The Courtship Of Woodrow Wilson


Balto., Md., Nov. 8th, 1884 … You’ll never find in a cloister a fulcrum for any lever which can budge the world! Here’s the problem, then: How get fresh air in this world of book-research? How learn to ride a live horse on a hobbyhorse? How discover by reading heavy books the quick, direct, certain way to inform and influence men who read only entertaining books—books which touch with a practiced hand their own ordinary lives—books which can be understood without conscious effort? I want to write books which will be read by the great host who don’t wear spectacles—whose eyes are young and unlearned! I don’t care how much contempt may look upon my pages through professors’ glasses! …

Ellen was much pleased with her life in New York and the character of her fellow boarders, who had formed a reading group.

New York, Nov. 11, 1884 … Mr. Goodrich read from Bret Harte’s stories, while Miss M. and I sketched her cousin and Mrs. Jenkins. Mrs. J. is perfectly lovely! and so is Mrs. Weiler! ! and so is Mr. Goodrich! ! ! his loveliness consisting in the fact that he is going to take me to see Irving and Ellen Terry. To go out with a boarding-house acquaintance isn’t exactly what I should have anticipated doing; but it hasn’t taken a whole month, by any means, to obtain satisfactory evidences as to Mr. Goodrich’s character and antecedents. He is a thorough gentleman, born and bred—of good old Mass, puritan “stock”; one who has been most carefully trained up in the way he should go. He is quite a young man—only finished at Andover last year—fresh and unspoiled, yet very intelligent, entertaining and well-read. You would have been amused the other night, when he asked me to go to hear Irving; he was very awkward and embarrassed and, as you will readily understand, I liked him the better for it—“Miss Axson, would you object?—may I—ah!—I would like so much to ask—if I only dared! —for the pleasure of taking you, etc.”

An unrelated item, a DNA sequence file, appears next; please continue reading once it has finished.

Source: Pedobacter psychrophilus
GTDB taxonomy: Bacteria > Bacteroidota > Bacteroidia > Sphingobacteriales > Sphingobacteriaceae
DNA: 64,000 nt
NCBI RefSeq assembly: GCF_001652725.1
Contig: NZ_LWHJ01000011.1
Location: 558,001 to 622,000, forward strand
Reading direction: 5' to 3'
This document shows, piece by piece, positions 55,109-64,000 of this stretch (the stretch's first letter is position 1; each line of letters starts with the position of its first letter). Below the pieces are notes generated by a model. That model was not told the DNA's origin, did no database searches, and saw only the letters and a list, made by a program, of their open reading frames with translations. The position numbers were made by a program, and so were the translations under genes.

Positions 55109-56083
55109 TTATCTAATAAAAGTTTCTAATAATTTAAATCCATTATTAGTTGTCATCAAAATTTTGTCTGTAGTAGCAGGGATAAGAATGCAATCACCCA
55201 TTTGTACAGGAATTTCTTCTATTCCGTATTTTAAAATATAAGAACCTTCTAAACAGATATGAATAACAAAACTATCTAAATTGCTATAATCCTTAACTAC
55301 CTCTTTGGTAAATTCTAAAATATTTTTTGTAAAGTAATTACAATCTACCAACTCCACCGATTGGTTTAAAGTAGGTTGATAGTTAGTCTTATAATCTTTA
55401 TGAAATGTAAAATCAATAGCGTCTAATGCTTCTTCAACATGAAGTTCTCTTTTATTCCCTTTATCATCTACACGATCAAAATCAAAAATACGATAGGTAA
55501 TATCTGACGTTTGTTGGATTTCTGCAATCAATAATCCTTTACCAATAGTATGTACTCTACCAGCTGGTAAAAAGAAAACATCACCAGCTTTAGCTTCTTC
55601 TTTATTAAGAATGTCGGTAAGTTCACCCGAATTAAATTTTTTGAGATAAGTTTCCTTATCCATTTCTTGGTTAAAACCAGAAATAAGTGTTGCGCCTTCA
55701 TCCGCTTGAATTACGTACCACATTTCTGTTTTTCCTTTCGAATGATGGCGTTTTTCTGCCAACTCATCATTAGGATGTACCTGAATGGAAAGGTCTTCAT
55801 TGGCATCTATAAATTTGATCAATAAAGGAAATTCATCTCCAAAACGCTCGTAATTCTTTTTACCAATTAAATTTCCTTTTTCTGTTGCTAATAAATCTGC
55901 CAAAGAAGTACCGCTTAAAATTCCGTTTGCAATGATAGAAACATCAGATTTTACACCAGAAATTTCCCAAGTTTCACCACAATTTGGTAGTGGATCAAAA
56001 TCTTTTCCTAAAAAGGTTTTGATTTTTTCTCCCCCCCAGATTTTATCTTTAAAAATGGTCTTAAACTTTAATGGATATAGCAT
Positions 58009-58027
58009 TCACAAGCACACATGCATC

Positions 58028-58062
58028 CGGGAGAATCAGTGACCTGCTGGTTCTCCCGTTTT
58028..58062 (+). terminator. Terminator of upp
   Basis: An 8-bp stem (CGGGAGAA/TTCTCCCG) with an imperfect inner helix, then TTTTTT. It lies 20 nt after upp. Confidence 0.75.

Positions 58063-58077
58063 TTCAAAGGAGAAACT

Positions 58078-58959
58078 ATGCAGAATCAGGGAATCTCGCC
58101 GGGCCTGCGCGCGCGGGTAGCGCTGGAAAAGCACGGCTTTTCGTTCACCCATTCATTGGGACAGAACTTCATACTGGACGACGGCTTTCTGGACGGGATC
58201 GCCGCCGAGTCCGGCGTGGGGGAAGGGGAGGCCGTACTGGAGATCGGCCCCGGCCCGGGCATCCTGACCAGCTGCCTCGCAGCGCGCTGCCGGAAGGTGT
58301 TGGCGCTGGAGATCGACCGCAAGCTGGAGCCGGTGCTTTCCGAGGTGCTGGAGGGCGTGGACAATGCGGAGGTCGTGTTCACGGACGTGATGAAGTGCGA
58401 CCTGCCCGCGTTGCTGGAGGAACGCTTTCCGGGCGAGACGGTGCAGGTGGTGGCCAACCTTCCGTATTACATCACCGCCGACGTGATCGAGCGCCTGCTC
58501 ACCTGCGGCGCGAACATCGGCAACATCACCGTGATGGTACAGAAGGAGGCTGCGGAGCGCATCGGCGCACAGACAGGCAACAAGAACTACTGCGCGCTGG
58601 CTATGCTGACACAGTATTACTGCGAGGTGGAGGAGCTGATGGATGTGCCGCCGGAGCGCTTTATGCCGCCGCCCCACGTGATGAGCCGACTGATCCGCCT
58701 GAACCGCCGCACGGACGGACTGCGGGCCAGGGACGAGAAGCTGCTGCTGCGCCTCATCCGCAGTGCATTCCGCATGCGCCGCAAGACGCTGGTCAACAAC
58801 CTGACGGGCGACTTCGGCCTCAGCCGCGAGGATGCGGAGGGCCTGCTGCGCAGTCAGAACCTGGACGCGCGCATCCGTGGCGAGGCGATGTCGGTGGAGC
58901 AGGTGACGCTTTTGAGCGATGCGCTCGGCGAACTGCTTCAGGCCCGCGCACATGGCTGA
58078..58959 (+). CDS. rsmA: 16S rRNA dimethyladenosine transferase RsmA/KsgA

Woodrow tried to be generous about the lovely Mr. Goodrich.

Balto., Md., Nov. 13th, 1884 … I am delighted, my pet, that you are to see Irving and Ellen Terry. … I am sure that you will think, as I do, that Miss Terry is infinitely better than Irving—at least if you see them in parts anything like those in which I saw them—namely Hamlet and Ophelia. His strut is almost as execrable as his pronunciation. She is beyond comparison the finest actress I ever saw. Ah, what would I not give to see her with you ! I envy Mr. Goodrich with all my heart ! Wouldn’t you rather go with me than with him? …

Some things in New York, however, shocked the young lady from Georgia: New York [undated] … By the way, what do you know about the “Society for Ethical Culture” and Felix Adler? Mr. Brush [a well-known artist then teaching at her art school] belongs to it and so does a pretty young girl in our class. It is said that they don’t believe in God or even in the immortality of the soul. What a terrible faith—or no faith!—and the idea of a young woman adopting it!

Mr. Goodrich, Ellen wrote, had given her a copy of a new poem which had made a great hit—Rubáiyádt, by Omar Khayyam, with illustrations by Elihu Vedder.

New York, Nov. 18, 1884 … I was wild to see it, for I have read and heard of nothing else, it seems to me, for weeks past. … Mr. Goodrich has been trying to obtain possession of it for some time; he brought it up and read it to me. … I really believe that Vedder has more genius than any other American artist; he is not merely a great workman, like so many French artists, but he is equally great on the intellectual and imaginative sides. It seems a pity, does it not, that such noble work should be expended on such a heathenish poem …

As for the stern young Presbyterian, he approved neither of the poem nor of the way in which Ellen had become acquainted with it.

Bryn Mawr College, which had just been founded, was interested in Woodrow Wilson as a teacher, and he was excited at the prospect of a job that would make it possible for him to marry Ellen. She, however, had misgivings:

New York, Nov. 28/84 My darling Woodrow, … Can you bring yourself to feel thoroughly in sympathy with that kind of thing—with the tendencies and influences of such an institution? Can you, with all your heart, cooperate with the strong-minded person who conducts it?—The “Dean!” how ridiculous! … Seriously, dear, I fear you would find it very unpleasant to serve, as it were, under a woman! It seems so unnatural, so jarring to one’s sense of the fitness of things—so absurd too.

I may be very silly to say so, but it seems to me that it is rather beneath you to teach in a “female college. …”

Woodrow was disappointed by this “earnest protest,” and wrote to persuade her. He would, he assured her, “not be under a woman”; there was a male president, and several other men were on the faculty. So Ellen consented, and after some negotiations about salary—finally settled at $1,500 a year—he accepted the Bryn Mawr appointment, to begin in September, 1885.